Jackson council members are cautiously optimistic as Mayor Tony Yarber's administration lifts a work stoppage for the beleaguered Siemens water-meter upgrade project.
Siemens, the company that Jackson is paying $91 million for water upgrades, has been given a green light to finish the water-meter change-out. The meter project was less than half finished when City officials halted the work amid concerns over shoddy oversight that could have led to large water bills.
Melvin Priester Jr., the council's vice president and chairman of the Budget Committee, said he's still reviewing information from Siemens and Yarber's office. Priester says he is encouraged, but not certain Siemens has addressed all his concerns. As an example, Priester said he recently spent two hours on the phone trying to help a woman who received two inexplicable $400 water bills after getting a new water meter.
"Until I stop having constituents coming to my office with problems, then I can't say I'm comfortable," Priester said.
In February, a City official found a water meter reading for gallons. Because the City bills customers in cubic feet, the mix-up could have led to higher bills, although the bill discrepancies could be related to any number of issues. Director of Public Works Kishia Powell ordered meter installations be stopped pending a review and submission of a corrective action plan by Siemens.
On May 28, Siemens announced work could resume on the water-meter project and that work had been completed on several water and sewer-line repairs.
"This is an important milestone in the City's water infrastructure improvement contract with Siemens, which is intended to help the City better manage its resources and provide improved service to its customers," Siemens spokeswoman Amanda Naiman said in a press release.
In 2012, the Jackson City Council approved the agreement for 65,000 new water meters as well as various sewer projects under what was called a performance contract. The way most performance contracts work is that companies front the cost of construction of energy-saving infrastructure and take a cut of the savings. Jackson, however, took out bonds to pay for the Siemens system that the contract said would save the City $123 million in the long run.
The bulk of the total cost, approximately $65 million, went toward the water meters. The other $26 million was designed to help make fixes the City needed to comply with a U.S. Environmental Protection Agency lawsuit against Jackson for discharging sewage into the Pearl River.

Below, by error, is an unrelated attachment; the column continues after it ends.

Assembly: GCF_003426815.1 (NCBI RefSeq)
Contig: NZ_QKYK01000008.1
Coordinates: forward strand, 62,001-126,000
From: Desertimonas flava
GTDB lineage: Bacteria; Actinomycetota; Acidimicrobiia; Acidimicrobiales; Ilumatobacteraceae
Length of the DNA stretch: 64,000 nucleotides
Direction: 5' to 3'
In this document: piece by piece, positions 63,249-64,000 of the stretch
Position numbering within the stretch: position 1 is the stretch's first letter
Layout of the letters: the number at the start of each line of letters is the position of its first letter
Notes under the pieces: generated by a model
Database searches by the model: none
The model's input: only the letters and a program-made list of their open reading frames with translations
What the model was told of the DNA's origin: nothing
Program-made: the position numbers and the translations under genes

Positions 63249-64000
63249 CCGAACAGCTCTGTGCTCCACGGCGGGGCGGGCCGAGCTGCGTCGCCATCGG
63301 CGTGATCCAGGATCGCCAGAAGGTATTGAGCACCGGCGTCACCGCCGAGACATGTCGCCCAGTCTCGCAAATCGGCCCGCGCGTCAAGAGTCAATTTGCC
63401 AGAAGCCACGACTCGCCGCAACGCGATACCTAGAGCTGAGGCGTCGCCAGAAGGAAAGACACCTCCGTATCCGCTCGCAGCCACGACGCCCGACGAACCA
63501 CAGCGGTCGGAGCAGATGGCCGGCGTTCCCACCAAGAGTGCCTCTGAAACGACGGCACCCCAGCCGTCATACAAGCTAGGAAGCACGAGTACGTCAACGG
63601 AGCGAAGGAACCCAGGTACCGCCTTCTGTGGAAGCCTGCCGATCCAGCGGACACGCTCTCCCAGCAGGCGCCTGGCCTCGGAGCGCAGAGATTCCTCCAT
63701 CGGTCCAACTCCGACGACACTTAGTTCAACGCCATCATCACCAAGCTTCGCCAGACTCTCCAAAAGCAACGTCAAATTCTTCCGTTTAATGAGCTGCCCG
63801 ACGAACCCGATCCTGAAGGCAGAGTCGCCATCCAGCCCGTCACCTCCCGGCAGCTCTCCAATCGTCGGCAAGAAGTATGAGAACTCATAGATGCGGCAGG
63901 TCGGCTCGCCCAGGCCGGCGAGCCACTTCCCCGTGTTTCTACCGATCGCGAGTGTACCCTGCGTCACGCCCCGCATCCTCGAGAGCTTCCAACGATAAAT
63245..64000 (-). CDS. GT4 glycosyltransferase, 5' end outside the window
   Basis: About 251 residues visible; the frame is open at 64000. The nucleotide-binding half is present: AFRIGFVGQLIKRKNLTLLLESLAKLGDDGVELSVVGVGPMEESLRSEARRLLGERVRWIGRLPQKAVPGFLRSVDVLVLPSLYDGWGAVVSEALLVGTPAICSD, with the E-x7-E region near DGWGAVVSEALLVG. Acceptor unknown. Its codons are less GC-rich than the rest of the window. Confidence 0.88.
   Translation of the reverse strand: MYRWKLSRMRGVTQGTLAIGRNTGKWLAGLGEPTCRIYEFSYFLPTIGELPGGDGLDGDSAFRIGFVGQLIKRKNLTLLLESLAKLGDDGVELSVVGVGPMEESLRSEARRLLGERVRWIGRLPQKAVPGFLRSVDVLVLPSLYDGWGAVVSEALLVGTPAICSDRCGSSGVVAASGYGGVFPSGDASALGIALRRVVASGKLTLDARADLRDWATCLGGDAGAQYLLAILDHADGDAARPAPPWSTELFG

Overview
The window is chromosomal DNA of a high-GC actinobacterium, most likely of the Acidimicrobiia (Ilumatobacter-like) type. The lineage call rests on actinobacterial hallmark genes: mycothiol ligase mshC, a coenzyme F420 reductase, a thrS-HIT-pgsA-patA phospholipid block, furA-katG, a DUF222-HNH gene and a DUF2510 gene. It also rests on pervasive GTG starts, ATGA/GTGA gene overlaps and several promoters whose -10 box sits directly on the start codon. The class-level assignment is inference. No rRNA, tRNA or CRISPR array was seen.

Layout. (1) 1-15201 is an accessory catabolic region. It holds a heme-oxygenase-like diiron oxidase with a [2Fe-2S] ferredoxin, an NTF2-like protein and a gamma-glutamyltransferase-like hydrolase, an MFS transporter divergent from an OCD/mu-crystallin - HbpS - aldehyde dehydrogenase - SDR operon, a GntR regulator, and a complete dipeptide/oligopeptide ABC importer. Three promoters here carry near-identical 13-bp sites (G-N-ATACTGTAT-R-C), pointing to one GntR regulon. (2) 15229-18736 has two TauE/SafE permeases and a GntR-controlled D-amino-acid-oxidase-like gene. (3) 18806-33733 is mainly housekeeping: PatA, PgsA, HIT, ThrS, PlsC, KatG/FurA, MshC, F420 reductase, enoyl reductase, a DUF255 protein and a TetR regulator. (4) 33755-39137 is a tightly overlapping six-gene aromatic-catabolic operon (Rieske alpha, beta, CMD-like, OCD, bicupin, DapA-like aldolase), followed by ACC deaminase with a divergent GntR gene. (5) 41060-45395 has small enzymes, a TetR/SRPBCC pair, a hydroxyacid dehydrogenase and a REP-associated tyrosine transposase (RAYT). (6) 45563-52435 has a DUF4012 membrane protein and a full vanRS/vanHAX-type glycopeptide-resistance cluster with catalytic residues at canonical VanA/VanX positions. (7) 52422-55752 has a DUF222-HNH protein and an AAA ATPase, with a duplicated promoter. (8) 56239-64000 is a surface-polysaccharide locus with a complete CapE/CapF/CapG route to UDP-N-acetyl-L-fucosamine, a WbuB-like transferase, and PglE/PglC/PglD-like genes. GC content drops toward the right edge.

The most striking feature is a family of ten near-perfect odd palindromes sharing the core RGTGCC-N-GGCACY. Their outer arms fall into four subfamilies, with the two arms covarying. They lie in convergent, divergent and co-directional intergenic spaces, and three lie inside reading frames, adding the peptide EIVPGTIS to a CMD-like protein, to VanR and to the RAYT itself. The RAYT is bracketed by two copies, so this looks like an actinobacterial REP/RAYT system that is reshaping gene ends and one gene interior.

After an independent consultant issued a report about several aspects of the City's water and sewer businesses, the city council ordered a full review of the Siemens contract and the Water Sewer Business Administration.
Installation of water meters will resume June 1, and Siemens has also agreed "to a process to reimburse water customers for proper claims associated with faulty meter installations," the company said.
Naisman said Siemens and the City held a series of workshops to identify and address project challenges and establish improved communication and public-information outreach efforts. Results of the workshops include the development of a detailed implementation plan that will allow the City to readily verify that its goals are being met.
When the Jackson Free Press asked Naiman for a copy of Siemens' corrective action plan, she said the document was a client work product and deferred to the mayor's communications director, Shelia Byrd, who said the JFP would need to submit a public-records request.
Siemens also said the company would implement enhanced quality control and quality-assurance measures such as taking photos of each meter installed so that problems can be more easily traced back to the installation process.
In all, nearly three miles of aging water and sewer lines were either repaired or replaced at 19 sites across Jackson, Siemens said. The repairs included phasing out expensive-to-operate bypass pumps and to help keep rainwater out of the sewer lines.
Council President and Ward 4 Councilman De'Keither Stamps has for weeks called on the administration to restart the project because he says the City cannot argue that Siemens did not deliver on its promise to save the City $123 million until all the water meters are in place.
Stamps said he would be happy to terminate the agreement, but the City would still be on the hook for the loan, for which the first principal payment is due in December; the City has been paying interest on the bonds since late 2013.
Even with the reboot, Stamps won't say he's satisfied with the status of the project.
"Somebody show me $123 million,; that's when I'll be satisfied," Stamps said.